Dòng điện mô tả bằng i = I0sin(ựt+ử ) là một dòng điện biến thiên điều hoà. Nó được gọi
là dòng điện xoay chiều. Trong thực tế có những dòng điện đổi chiều nhưng không điều hoà.
Khi ta nói dòng điện xoay chiều, ta quy ước rằng ta chỉ nói về dòng điện dao động điều hoà.
2. Nguyên tắc hoạt động của máy phát điện xoay chiều. Máy phát điện xoay chiều kiểu
cảm ứng hoạt động nhờ hiện tượng cảm ứng điện từ. Nguyên tắc của máy đó là: khi từ thông
qua một khung dây dao động điều hoà, nó làm phát sinh trong khung dây một suất điện động
dao động điều hoà, suất điện động đó tạo ra ở mạch ngoài (mạch tiêu thụ) một dòng địện xoay
chiều dao động điều hoà.
Suất điện động trong một khung dây là rất nhỏ. Để có một suất điện động đủ lớn dùng
được trong công nghiệp và trong đời sống, người ta bố trí trong máy phát điện nhiều cuộn dây
dẫn, mỗi cuộn gồm nhiều vòng dây, và nhiều nam châm điện tạo thành nhiều cặp cực bắc-
nam khác nhau.
Các cuộn dây trong máy phát điện được mắc nối tiếp nhau, và hai đầu dây được nối với
mạch tiêu thụ bằng một cơ cấu riêng gọi là bộ góp.
3. Ích lợi của dòng điện một chiều. Dòng điện xoay chiều được sử dụng rộng rãi trong
đời sống và trong kĩ thuật. Tuy nhiên, trong một số trường hợp cụ thể, dòng điện một chiều là
không thay thế được. Dòng điện một chiều được sử dụng trong công nghiệp để mạ điện, đúc
điện, nạp ác quy, sản xuất hoá chất bằng điện phân, tinh chế kim loại bằng điện phân. Các
thiết bị vô tuyến điện tử được cung cấp năng lượng bằng dòng điện một chiều. Những động
157

cơ điện một chiều được dùng để chạy xe điện, xe lửa điện, vì chúng có ưu điểm hơn động cơ
điện xoay chiều ở chỗ có mômen khởi động lớn và thay đổi được vận tốc một cách dễ dàng.
Dòng điện một chiều do pin và ac quy cung cấp không có công suất lớn, không đạt được
hiệu điện thế cao, và đắt tiền.
Dòng điện một chiều cũng do máy phát điện một chiều cung cấp. Nhưng với công suất
bằng nhau thì một máy phát điện một chiều chế tạo tốn kém hơn một máy phát điện xoay
chiều và dòng điện một chiều không truyền tải xa được bằng dòng xoay chiều. Phương pháp
kinh tế nhất và phổ biến nhất để có dòng điện một chiều là chỉnh lưu dòng điện xoay chiều,
biến dòng xoay chiều thành dòng một chiều.
4. Điện từ trường. Phát minh của Macxoen dẫn đến kết luận là không thể có điện trường
hoặc từ trường tồn tại riêng biệt, độc lập với nhau. Điện trường biến thiên nào cũng sinh ra từ
trường biến thiên, và ngược lại từ trường biến thiên nào cũng sinh ra điện trường biến thiên.
Một nam châm vĩnh cửu đặt trên bàn tạo ra xung quanh nó một từ trường. Nhưng một
người quan sát chuyển dộng với vận tốc bất kỳ và mang theo một khung dây dẫn khép kín sẽ
quan sát được dòng điện trong khung dây, tức là quan sát được điện trường cùng tồn tại với từ
trường. Cũng như vậy, một người quan sát chuyển dộng sẽ quan sát được từ trường cùng tồn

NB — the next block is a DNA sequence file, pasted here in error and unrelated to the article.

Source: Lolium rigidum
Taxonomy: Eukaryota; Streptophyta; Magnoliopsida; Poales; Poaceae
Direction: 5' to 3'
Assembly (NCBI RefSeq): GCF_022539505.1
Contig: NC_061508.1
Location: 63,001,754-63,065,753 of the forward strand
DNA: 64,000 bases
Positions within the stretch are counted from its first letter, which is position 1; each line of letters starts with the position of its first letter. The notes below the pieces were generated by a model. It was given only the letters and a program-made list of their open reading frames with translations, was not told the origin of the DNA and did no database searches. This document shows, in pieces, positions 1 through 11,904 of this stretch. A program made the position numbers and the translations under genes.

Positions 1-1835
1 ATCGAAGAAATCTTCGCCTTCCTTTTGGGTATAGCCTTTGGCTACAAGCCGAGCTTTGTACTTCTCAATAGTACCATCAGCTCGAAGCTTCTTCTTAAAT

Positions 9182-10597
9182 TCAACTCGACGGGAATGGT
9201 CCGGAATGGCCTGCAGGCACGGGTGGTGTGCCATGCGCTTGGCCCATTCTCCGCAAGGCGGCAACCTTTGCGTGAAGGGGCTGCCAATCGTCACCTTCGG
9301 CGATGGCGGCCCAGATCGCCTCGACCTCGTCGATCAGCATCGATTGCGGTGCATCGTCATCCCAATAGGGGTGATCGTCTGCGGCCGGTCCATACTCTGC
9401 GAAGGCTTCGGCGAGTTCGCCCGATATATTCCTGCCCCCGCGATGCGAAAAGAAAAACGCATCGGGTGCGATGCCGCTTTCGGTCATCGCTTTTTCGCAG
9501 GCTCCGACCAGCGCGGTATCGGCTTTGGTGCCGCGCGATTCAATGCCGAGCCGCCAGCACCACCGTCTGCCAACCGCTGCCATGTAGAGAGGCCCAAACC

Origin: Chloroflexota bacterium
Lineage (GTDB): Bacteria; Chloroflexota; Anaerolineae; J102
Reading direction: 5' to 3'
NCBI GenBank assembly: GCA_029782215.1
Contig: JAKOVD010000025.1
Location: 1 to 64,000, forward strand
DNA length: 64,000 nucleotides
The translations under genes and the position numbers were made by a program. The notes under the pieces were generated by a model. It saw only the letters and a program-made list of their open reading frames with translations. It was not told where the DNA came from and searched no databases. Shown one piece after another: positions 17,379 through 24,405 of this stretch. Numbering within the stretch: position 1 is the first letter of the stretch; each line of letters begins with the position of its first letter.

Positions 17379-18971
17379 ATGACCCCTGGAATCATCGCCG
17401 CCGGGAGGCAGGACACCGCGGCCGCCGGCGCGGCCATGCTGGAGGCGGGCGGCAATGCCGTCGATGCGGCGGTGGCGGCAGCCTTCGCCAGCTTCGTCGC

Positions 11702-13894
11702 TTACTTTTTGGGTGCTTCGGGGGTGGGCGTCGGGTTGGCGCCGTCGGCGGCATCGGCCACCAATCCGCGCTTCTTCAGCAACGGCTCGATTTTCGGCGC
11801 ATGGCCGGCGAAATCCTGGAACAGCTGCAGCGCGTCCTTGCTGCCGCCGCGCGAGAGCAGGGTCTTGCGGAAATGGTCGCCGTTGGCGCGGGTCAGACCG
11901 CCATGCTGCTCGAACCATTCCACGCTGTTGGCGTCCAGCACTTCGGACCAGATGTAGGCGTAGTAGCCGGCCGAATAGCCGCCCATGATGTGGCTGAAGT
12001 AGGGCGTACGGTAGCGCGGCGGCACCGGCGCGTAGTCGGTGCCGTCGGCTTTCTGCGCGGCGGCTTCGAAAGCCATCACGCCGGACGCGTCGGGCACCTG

tại với điện trường của một điện tích đứng yên trên bàn, vì đối với người quan sát này điện
tích là chuyển động và có tác dụng như một dòng điện.
Như vậy, điện trường và từ trường là hai mặt thể hiện khác nhau của một loại trường duy
nhất gọi là điện từ trường. Trong một số trường hợp đặc biệt, thí dụ, khi người quan sát đứng
yên so với điện tích hoặc so với nam châm vĩnh cửu, người đó chỉ quan sát thấy điện trường
hoặc từ trường. Ngay cả trong trường hợp đó, điện từ trừơng vẫn là một dạng vật chất tồn tại
khách quan trong thực tế, mặc dù con người chỉ quan sát thấy một bộ phận của nó.
(From Vat li 12 by Dao Van Phuc, Duong Trong Bai, Nguyen Thuong Chung, Vu Quang)

KEY TERMS
Alternating current, AD (n): An electric current whose direction oscillates. Dòng điện
xoay chiều
Ampere (n): The metric unit of measurement for an electric current; 1 coulomb of
charge per second. Am-pe
Battery (n): A combination of two or more cells joined to produce an electrical potential
difference that is equal to the sum of the voltages of the individual cells. Ac quy
Chemical cell (or cell) (n): A device that uses chemical reactions to produce a difference
in electric potential which can give rise to a current. Pin hoá học
Coulomb (n): The metric unit of measure of electric charge. Cu-lông
Direct current, DC (n): An electric current that moves in only one direction. Dòng điện
một chiều
158

Electric current (n): A flow of charged particles. Dòng điện


Electric dipole (n): A positive and an equal negative charge separated by a short
distance. Ngẫu cực điện
Electric field lines (n): Imaginary lines used to visualize the electric force field in the
region around a charged particle of object. Đường sức điện trường
Electric force field (n): the electric influence around a charged particle. Trường lực
điện
Electric potential (n): The potential energy per unit of charge of a particle due to the
electric field. Điện thế